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How plant-based diets could help prevent the next COVID-19

Eating less animal proteins may help reduce the risk of future zoonotic viruses. (AP Photo/Seth Perlman)

How plant-based diets could help prevent the next COVID-19

Eating less animal proteins may help reduce the risk of future zoonotic viruses. (AP Photo/Seth Perlman)

How plant-based diets could help prevent the next COVID-19

Eating less animal proteins may help reduce the risk of future zoonotic viruses. (AP Photo/Seth Perlman)

How plant-based diets could help prevent the next COVID-19

Eating less animal proteins may help reduce the risk of future zoonotic viruses. (AP Photo/Seth Perlman)

Many Canadians are already aware of the benefits of a plant-based diet. Doing a better job at supporting those already trying to make a dietary change could be an effective approach for government policy.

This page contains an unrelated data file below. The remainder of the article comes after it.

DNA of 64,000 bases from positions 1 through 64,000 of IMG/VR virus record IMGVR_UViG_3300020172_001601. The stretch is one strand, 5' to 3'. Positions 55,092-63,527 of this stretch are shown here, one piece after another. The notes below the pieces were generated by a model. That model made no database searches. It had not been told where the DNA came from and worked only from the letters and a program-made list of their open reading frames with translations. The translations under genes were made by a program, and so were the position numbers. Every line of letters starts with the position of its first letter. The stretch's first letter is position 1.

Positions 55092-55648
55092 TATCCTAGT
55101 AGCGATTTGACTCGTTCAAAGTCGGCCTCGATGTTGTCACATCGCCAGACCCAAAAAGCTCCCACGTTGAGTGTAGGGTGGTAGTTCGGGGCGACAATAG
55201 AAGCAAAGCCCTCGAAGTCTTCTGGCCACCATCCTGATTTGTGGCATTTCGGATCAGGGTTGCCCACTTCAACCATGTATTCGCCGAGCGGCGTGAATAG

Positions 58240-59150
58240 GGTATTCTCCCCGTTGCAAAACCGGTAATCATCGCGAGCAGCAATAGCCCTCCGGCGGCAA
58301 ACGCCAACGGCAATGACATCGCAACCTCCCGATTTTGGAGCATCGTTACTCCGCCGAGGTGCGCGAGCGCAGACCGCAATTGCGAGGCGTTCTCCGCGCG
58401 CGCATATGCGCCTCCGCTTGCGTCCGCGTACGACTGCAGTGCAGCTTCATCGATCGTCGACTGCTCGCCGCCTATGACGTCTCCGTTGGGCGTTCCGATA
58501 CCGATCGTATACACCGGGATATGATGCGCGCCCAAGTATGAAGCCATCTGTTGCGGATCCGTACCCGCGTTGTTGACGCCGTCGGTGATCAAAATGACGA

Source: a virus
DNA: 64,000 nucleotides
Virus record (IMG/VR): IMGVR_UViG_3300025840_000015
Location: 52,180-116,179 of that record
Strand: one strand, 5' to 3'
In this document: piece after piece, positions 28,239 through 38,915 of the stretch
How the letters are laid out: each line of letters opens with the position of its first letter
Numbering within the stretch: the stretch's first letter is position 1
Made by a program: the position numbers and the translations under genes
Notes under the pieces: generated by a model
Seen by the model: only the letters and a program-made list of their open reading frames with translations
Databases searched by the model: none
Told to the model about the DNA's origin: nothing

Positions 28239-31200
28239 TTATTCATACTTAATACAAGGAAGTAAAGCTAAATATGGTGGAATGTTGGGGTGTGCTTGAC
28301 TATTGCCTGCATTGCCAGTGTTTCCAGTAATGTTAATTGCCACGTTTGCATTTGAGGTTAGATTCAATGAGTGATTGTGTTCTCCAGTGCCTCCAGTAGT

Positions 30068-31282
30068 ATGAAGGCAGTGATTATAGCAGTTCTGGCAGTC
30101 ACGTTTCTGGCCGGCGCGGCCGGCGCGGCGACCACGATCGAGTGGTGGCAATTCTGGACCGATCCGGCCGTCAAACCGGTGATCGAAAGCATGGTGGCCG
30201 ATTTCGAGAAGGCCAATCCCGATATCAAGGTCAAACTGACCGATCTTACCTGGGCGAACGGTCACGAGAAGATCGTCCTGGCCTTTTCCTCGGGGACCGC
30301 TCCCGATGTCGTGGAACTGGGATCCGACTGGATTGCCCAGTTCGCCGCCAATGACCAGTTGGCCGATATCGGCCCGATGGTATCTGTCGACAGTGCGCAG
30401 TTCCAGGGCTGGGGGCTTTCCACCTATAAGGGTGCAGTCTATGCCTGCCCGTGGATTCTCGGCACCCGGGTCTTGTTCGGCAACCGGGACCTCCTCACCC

Eating less animal proteins may help reduce the risk of future zoonotic viruses. (AP Photo/Seth Perlman)

Kurtis Boyer, University of Saskatchewan

Viruses like COVID-19, SARS, bovine spongiform, swine flu and avian flu all have something in common: They all come from animals, described by scientists as zoonotic diseases.

Yet, these diseases do not really “come from animals.” After all, it is not like animals conspire against humans, throwing COVID-19 over the backyard fence. When we say this pandemic “comes from animals,” it means that these diseases come from the way society raises, harvests and eats animals.

A well-rounded policy strategy for avoiding the next pandemic should include reducing the demand for animal products. Fortunately, an effective approach need not imply government telling people what they should or should not eat.

Many Canadians are already aware of the benefits of a plant-based diet. Doing a better job at supporting those already trying to make a dietary change could be an effective approach for government policy.

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